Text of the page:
With Democrats about to control all the levers of power in Washington, the biggest winners might be the wind and solar companies. These firms' stocks continue to surge mostly because President-elect Joe Biden has pledged to invest several hundred billion dollars in green energy through a pipeline of taxpayer-funded grants, loans, tax credits, and loan guarantees.
This game plan looks suspiciously like a replay of the litany of green "stimulus" fiascoes that Biden piloted as vice president back in 2009 with the $800 billion Obama stimulus plan. The experiment of the government as an investment banker belly-flopped with embarrassing failures from Solyndra, Fisker Automotive, and Abound Solar. Taxpayers lost billions of dollars on these lemons.
One of these disasters, the Crescent Dunes thermal solar power plant, located in the Nevada desert, is still embroiled in court battles to sort out who pays for all the losses. The Obama administration first started showering this project with money beginning in 2011, with a $700 million federal loan. The Department of Energy boasted that the facility was supposed to provide half-a-million megawatt-hours of electric power every year. Not quite. Thanks to construction design flaws, faulty equipment, and hapless management, Crescent Dunes has never come close to its production target. Then, in 2017, Crescent Dunes came knocking on Treasury's door again, this time receiving $275 million in cash grants instead of tax credits on top of $250 million in private capital. Even with this second round of life support, the plant had to shut down. Last month, the bankruptcy court approved the entire operation's Chapter 11 reorganization plan.
But the story doesn't end there. Under the settlement terms, taxpayers will only see $200 million recouped of the remaining $425 million still unpaid from the Department of Energy's loan. The rest will be forgiven. Some of the loan losses could be recouped if the plant hits profitability. Expert testimony in the court proceedings concluded this outcome is unlikely given its track record so far. The bottom line: Expect taxpayers to swallow hundreds of millions of dollars of losses here.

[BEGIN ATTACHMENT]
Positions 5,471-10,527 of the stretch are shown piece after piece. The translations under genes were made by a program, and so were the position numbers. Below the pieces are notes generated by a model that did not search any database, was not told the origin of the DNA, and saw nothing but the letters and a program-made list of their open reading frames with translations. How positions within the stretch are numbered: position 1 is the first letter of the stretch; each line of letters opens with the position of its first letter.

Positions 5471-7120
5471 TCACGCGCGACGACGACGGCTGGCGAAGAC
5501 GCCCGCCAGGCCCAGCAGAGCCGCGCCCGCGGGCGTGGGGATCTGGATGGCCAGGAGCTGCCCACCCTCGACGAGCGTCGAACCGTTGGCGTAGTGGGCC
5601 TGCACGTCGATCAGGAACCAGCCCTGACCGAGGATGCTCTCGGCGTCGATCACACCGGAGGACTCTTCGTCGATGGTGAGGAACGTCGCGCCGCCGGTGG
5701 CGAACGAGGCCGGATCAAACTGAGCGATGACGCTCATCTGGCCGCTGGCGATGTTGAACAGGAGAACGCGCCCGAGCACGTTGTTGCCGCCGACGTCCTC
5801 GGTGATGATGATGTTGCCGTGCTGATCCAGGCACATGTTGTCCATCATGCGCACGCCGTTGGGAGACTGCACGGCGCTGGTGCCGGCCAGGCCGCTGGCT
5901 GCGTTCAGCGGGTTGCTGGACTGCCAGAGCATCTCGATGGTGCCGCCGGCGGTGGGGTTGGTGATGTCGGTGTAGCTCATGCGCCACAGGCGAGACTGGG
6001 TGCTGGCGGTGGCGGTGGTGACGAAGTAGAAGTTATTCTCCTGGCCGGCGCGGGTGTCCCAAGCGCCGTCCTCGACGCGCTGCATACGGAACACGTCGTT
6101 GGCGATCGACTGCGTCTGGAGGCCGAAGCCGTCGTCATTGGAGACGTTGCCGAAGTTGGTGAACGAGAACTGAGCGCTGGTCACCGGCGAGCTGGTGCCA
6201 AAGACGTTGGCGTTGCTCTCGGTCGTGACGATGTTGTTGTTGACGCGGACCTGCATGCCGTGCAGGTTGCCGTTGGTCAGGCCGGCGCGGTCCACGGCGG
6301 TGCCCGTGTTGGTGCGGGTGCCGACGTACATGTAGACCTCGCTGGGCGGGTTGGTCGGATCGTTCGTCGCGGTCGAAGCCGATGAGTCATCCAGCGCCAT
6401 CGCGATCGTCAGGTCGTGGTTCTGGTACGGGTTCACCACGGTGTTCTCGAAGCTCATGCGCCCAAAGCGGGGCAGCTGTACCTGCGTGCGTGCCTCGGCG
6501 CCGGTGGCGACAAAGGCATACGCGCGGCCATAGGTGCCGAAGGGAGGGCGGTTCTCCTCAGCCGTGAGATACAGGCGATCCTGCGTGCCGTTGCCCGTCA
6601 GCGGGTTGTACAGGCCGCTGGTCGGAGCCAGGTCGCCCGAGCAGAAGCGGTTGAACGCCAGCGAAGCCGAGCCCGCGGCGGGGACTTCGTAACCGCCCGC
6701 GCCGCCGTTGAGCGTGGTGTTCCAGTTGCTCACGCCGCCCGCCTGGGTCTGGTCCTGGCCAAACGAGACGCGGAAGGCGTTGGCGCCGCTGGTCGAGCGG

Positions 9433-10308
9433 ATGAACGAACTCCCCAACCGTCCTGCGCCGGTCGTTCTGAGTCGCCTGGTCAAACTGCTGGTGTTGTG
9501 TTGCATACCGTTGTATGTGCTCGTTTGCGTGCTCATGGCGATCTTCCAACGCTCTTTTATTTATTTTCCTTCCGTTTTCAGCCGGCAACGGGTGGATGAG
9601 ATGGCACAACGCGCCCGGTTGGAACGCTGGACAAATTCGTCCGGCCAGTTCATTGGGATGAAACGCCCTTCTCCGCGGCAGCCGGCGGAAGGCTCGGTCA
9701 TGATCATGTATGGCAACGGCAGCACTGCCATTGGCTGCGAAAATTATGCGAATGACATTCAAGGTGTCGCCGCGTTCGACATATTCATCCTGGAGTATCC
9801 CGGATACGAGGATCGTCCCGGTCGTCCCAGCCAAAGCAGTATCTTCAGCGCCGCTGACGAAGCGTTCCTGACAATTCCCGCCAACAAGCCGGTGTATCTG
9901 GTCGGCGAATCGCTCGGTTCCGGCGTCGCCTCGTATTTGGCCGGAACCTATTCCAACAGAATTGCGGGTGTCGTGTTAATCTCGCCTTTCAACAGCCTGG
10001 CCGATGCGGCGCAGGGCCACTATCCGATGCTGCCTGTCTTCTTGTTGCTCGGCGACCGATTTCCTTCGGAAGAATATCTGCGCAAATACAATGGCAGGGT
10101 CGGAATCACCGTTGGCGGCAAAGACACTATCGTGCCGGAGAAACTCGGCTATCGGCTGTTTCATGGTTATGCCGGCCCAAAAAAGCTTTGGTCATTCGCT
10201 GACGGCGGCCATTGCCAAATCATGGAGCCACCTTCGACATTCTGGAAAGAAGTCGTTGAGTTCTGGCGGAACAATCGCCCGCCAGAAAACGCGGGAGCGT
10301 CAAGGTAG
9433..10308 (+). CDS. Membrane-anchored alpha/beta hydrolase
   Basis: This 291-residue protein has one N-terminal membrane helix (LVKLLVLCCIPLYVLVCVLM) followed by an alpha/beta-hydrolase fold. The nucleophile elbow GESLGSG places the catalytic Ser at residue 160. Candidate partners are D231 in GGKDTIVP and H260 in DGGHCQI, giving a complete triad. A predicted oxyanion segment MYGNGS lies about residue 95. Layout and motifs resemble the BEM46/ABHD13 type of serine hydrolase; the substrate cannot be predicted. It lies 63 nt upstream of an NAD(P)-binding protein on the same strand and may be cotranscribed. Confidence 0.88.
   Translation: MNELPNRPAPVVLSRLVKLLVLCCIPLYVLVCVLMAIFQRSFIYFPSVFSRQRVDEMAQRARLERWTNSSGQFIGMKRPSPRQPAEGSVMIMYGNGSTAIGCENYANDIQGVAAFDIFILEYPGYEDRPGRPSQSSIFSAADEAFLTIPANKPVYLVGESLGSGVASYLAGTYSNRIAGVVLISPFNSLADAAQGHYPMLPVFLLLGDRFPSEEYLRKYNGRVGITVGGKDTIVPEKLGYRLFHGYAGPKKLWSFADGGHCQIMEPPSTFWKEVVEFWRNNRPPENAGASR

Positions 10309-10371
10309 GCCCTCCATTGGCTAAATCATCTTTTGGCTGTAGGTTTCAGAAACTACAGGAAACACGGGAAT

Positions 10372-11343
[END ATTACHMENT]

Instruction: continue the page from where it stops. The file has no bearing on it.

What is especially galling about this whole misadventure is the Spanish firm Grupo Cobra, which botched the construction, received full payment to build the facility. The Department of Energy has reached a deal with Grupo Cobra that forgives the $225 million of outstanding loans and allows Grupo Cobra to become sole owners of the project. The total public and private investor losses could approach half-a-billion dollars when all is said and done. Meanwhile, a foreign company is going to walk away with sole ownership of a U.S. solar plant. Grupo Cobra is getting rewarded for its incompetence.
Will the Biden administration learn from bankruptcies such as Crescent Dunes? Don't bet on it. It wouldn't be surprising if Biden's "green energy" crusaders, flush with taxpayer money, toss millions of more dollars into Crescent Dunes.
Renewable energy scams such as Crescent Dunes remind us that these "public-private" projects rarely produce much electric power, and they don't save the planet from climate change. But they do make millionaires out of lobbyists and fraudsters. My friends at the Heritage Foundation have counted 25 separate green energy projects, each with multimillion-dollar taxpayer losses like those from the Obama era. My advice to the Biden team is the old saying: Fool me once, shame on you. Fool me twice, shame on me.
Stephen Moore is a senior fellow at the Heritage Foundation and an economic consultant with FreedomWorks. He is the co-author of "Trumponomics: Inside the America First Plan to Revive the American Economy."